1 Apollodorus appears also in Phaedo 59 A, B as one of those present with Socrates “on the day when he drank the poison in the prison”; as characteristically exhibiting most marked symptoms of grief [this statement would support the epithet μαλακός as well as μανικός in Symp. 173 D]; and as a native of Athens (τῶν ἐπιχωρίων). In Apol. 34 A he is one of those present at the trial of Socrates; and (in 38 B) one of those who offered to go bail to the extent of 30 minae. Pfleiderer takes Apollodorus to represent Plato himself, by a piece of ironical “Selbstobjektivierung,” a notion which had already occurred to me.

2 For Aristodemus, see also Xen. Mem. 1. 4. 2 where Socrates converses περὶ τοῦ δαιμονίου πρὸς Ἀριστόδημον τὸν μικρὸν ἐπικαλούμενον, καταμαθὼν αὐτὸν οὔτε θύοντα τοῖς θεοῖς οὔτε μαντικῇ χρώμενον, ἀλλὰ καὶ τῶν ποιούντων ταῦτα καταγελῶντα.

3 With regard to this evidence, see Introd. § viii.

4 See Cobet, Nov. Lect. pp. 662 ff.; Gomperz, G. T. II. pp. 63, 118. Gomperz (II. 343) supposes the Gorgias to be a counterblast to Polycrates' indictment of Socrates, and Alcibiades' eulogy in Sympos. to have the same motive: “Plato had a definite motive for placing such praise in the mouth of Alcibiades—we refer to the pamphlet of Polycrates....This writer had spoken of Socrates as the teacher of Alcibiades—in what tone and with what intention can easily be guessed....Plato himself had touched on the subject (of the liaison between the two men), harmlessly enough, in his youthful works, as, for example, in the introduction to the ‘Protagoras.’...But after the appearance of Polycrates' libel, he may well have thought it advisable to speak a word of enlightenment on the subject; which is exactly what he does, with a plainness that could not be surpassed, in the present encomium” (op. cit. 394-5). Gomperz, however, does not bring this hypothesis into connexion with the passage in the Preface of Symp. discussed above. There may be an allusion to the same matter in Protag. 347 C (cp. Xen. Symp. VII. 1).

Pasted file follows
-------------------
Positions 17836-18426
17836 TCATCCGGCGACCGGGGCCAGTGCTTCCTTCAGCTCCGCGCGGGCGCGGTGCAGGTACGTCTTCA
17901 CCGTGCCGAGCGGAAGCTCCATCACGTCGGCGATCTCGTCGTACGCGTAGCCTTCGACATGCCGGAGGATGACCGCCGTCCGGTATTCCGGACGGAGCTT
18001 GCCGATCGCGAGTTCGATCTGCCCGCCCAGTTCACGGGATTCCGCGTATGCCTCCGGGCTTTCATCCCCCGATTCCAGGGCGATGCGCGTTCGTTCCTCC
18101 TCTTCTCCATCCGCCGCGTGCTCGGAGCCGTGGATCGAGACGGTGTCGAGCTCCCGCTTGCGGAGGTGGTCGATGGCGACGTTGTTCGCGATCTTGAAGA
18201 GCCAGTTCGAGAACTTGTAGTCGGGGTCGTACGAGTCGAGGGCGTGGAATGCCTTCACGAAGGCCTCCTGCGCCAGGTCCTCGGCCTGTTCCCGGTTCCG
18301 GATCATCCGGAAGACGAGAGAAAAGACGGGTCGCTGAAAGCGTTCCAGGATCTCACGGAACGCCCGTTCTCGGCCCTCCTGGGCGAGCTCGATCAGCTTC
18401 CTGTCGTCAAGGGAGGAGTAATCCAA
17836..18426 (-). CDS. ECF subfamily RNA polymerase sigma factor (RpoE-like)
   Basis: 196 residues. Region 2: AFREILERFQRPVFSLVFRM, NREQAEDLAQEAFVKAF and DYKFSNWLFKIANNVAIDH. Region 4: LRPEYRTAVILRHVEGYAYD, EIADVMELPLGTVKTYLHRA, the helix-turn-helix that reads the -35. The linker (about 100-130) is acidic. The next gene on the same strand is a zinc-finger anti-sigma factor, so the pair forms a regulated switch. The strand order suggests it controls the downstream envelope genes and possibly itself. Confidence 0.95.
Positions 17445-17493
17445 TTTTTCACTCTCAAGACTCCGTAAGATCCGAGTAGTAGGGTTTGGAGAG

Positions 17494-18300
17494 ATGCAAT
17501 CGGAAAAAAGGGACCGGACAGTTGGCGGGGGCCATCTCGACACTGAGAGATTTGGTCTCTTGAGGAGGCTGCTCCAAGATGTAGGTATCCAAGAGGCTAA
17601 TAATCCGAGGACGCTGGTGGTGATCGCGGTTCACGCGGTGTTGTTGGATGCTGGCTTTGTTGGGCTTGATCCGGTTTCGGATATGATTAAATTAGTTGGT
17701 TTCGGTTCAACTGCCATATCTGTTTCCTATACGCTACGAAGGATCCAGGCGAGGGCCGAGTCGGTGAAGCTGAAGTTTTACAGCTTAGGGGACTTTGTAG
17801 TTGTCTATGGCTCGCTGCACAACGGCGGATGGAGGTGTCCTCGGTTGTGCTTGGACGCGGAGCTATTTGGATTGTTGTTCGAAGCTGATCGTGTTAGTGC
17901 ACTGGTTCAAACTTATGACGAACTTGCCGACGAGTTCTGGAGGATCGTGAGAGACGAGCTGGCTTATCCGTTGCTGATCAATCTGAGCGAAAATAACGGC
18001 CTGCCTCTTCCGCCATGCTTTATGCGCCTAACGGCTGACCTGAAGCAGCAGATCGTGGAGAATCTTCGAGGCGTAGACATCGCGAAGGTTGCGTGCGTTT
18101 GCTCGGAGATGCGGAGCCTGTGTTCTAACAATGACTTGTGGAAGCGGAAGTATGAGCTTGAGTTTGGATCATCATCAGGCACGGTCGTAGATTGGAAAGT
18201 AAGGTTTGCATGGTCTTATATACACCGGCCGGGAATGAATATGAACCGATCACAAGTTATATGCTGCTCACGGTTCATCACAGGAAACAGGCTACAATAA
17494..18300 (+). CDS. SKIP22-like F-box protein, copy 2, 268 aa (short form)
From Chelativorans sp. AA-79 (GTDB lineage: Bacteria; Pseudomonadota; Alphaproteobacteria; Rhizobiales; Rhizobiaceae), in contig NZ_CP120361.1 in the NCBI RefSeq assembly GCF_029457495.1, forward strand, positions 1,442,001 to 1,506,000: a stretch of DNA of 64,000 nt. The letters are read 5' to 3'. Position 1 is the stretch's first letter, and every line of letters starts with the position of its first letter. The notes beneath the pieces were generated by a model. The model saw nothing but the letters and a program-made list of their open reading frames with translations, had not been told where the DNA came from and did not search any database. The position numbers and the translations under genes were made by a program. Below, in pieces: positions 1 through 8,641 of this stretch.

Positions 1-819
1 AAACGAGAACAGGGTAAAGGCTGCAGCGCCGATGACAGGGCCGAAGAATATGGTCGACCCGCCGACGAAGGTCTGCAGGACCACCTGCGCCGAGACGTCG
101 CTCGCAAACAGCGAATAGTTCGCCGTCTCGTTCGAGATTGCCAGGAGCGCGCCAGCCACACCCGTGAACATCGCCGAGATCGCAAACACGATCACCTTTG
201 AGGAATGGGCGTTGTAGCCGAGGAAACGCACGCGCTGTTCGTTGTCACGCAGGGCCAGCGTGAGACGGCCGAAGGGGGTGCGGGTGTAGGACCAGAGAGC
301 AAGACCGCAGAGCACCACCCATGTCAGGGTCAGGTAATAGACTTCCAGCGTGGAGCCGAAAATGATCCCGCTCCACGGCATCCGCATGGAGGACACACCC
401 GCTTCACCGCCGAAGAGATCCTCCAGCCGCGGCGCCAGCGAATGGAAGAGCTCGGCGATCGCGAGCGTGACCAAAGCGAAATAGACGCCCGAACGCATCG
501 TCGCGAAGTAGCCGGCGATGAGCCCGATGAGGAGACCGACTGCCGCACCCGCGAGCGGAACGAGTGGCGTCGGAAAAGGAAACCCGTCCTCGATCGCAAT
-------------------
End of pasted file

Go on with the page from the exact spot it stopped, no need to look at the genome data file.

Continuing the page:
5 So Hug (Sympos. ad loc.) following Sauppe and Blass: also Jebb, Att. Or. II. 99. I may note here an inconsistency as to the date of Polycrates' “Accusation” in Jebb, Att. Or. I. 150-51 compared with ib. XLV: in the latter place it is set in 393 B.C.

6 In this Dümmler (Akad. p. 66) follows Winckelmann (Antisth. fr. p. 21). Polycrates, however, may be alluded to as well as Antisthenes, as the terms of the reference are wide (ἄλλα τοιαῦτα συχνά); moreover, a close relation may have existed between these two writers.

7 See Dümmler, Antisthenica, pp. 17 ff.

8 See Gomperz, G. T. II. p. 151; Dümmler, Akad. p. 66.

9 See above, § ii. A, ad fin.

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hide References (23 total)
  • Cross-references from this page (19):
    • Isocrates, Helen, 12
    • Plato, Republic, 372b
    • Plato, Symposium, 172a
    • Plato, Symposium, 172b
    • Plato, Symposium, 173c
    • Plato, Symposium, 173e
    • Plato, Symposium, 175c
    • Plato, Symposium, 177b
    • Plato, Symposium, 185c
    • Plato, Symposium, 189c
    • Plato, Symposium, 193b
    • Plato, Symposium, 194d
    • Plato, Symposium, 198c
    • Plato, Symposium, 198d
    • Plato, Symposium, 199b
    • Plato, Symposium, 213e
    • Plato, Symposium, 215a
    • Plato, Symposium, 215c
    • Plato, Symposium, 219c
  • Cross-references in notes from this page (4):
    • Plato, Apology, 34a
    • Plato, Phaedo, 59a
    • Plato, Symposium, 173d
    • Plato, Protagoras, 347c